meeting a hunter: an umbrella on my shoulder, too
satsuotoai waremo komorikasa katani
Some people say that you dont have to be Seishi to
write a haiku like this, but in my view, even Seishi rarely
comes up with a poem this good. Nothing can be done about
these differences of opinion, however, for what people see,
and how they see it, depends on their position at any given
moment. Appreciation is purely a matter of the readers
spiritual level. Since I have already written of this haiku
elsewhere, I wont repeat myself here, but let me just
say that I believe this is precisely the sort of poem that
is truly worthy of the name essential haiku.
The spiritual and material subject matter flow together
so completely that it is almost impossible to distinguish
between them, and the poem as a whole has reached the realm
of perfect transcendence. And when a poem has come this
far, nothing more need be said about its subject matter.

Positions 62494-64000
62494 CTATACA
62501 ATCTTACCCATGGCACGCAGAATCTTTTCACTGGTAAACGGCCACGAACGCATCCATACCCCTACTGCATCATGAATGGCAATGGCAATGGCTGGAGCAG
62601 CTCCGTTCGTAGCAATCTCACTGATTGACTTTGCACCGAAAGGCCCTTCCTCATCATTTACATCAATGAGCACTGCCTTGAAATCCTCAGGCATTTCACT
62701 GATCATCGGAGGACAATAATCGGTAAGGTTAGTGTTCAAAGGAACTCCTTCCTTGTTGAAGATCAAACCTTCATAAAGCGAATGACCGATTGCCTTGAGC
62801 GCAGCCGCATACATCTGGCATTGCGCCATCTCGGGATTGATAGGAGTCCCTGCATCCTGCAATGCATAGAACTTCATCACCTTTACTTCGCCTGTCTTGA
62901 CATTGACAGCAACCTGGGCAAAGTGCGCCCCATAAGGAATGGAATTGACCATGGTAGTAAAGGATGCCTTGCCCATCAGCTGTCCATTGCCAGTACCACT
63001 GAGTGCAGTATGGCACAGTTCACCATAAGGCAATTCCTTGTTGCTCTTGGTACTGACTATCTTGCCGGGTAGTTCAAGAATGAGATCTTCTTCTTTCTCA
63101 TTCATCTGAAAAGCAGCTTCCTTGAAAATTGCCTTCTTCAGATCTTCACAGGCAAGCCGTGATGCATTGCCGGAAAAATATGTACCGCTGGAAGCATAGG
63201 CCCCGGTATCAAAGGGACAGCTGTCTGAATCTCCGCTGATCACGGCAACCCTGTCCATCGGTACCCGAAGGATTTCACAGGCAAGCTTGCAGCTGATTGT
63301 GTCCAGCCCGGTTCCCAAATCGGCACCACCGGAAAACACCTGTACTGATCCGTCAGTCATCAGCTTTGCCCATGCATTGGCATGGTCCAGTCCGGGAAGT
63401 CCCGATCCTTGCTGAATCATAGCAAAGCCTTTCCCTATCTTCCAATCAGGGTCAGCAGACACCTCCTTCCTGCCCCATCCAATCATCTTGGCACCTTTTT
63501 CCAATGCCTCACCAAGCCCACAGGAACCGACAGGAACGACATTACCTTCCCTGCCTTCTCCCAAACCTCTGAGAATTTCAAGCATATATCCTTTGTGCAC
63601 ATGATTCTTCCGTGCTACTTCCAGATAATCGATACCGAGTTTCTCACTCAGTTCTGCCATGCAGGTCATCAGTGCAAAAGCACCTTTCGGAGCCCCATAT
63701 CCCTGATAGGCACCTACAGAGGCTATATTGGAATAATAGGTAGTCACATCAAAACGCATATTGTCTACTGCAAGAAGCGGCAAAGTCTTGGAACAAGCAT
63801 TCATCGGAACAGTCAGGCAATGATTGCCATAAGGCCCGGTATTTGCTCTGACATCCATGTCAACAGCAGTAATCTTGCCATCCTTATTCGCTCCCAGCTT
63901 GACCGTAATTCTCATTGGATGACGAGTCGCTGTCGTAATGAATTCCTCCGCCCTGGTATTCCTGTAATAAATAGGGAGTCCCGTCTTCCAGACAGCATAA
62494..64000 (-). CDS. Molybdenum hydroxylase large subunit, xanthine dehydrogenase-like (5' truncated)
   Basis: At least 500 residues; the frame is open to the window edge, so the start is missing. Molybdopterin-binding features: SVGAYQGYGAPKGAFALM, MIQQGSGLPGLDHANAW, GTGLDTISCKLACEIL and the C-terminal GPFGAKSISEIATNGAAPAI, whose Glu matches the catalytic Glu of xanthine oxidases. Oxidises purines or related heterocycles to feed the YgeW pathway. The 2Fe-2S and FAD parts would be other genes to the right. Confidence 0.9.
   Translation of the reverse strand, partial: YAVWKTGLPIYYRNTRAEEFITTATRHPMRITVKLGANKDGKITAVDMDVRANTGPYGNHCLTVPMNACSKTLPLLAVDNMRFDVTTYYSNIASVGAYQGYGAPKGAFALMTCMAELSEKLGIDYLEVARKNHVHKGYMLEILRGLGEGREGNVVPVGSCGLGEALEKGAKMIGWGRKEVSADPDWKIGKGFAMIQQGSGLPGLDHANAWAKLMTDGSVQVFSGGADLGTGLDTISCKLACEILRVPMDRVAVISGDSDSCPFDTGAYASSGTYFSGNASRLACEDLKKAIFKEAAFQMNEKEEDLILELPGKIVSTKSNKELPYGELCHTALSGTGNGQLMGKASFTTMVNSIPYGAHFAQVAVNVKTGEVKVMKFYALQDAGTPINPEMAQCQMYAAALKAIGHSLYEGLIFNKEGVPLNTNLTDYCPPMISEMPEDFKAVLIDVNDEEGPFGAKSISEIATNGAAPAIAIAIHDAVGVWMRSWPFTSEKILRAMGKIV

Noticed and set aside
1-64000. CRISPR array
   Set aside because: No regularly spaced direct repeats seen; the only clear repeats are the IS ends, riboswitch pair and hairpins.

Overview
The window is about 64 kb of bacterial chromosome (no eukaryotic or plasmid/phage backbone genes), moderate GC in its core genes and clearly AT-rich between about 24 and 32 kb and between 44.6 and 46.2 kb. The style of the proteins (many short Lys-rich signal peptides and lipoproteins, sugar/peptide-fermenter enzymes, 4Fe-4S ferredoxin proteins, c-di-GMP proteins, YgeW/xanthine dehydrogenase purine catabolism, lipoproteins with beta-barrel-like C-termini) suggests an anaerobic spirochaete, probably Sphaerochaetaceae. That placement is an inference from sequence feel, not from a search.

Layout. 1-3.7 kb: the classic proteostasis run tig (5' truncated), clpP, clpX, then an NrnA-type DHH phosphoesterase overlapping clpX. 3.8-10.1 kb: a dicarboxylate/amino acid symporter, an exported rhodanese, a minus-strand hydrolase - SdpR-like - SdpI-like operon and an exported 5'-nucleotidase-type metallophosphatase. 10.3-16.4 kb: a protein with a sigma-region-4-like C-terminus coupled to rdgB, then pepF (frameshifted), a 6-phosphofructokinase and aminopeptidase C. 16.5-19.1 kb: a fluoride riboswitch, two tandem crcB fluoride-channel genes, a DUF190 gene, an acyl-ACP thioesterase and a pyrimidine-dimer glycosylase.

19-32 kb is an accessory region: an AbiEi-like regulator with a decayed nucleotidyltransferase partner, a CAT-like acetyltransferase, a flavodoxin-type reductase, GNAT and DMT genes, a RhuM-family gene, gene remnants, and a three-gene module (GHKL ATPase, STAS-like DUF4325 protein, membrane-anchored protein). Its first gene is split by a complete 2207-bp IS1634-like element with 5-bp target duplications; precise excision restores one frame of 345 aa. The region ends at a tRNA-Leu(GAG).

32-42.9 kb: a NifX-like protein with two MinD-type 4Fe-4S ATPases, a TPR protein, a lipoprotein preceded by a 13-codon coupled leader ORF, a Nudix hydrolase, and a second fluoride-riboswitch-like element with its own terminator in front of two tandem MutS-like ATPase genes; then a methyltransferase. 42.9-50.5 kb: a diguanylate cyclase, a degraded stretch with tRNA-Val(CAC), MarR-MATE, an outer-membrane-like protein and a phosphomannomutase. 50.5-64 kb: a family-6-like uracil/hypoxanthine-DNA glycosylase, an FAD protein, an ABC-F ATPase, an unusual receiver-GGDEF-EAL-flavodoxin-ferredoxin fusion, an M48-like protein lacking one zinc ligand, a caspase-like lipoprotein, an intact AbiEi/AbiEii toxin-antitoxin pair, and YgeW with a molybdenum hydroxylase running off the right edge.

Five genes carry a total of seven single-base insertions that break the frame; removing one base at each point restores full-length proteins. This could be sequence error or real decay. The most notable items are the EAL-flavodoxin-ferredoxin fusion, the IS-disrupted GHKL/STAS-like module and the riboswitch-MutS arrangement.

Since in all poetry, not just in essential haiku, you must
use your subject matter without having it appear to be using
you, Id like to see more poems in which the poet appears
to be at the mercy of his or her subject matter, but actually
has the upper hand. Be that as it may, in essential haiku,
subject matter is treated through the eyes of the essential
spirit, but once we enter the essential realm, we can say
that the essential spirit is the subject matter. Or in other
words, the subject matter itself is the essential spirit
itself. This is the realm not of moving toward
but of coming from.
Recently, due to an awareness of the danger of essential
haiku to fall into abstraction, there is a tendency toward
materialism, and this is perfectly natural. However, we
must not let it become mere materialism: it must be a materialism
that aims to make its subject matter the essential spirit
itself. Only when we penetrate the heart of emptiness can
we see that matter is matter.
To seek for the essence of existence: this is not a new
philosophical trend, nor is there anything old-fashioned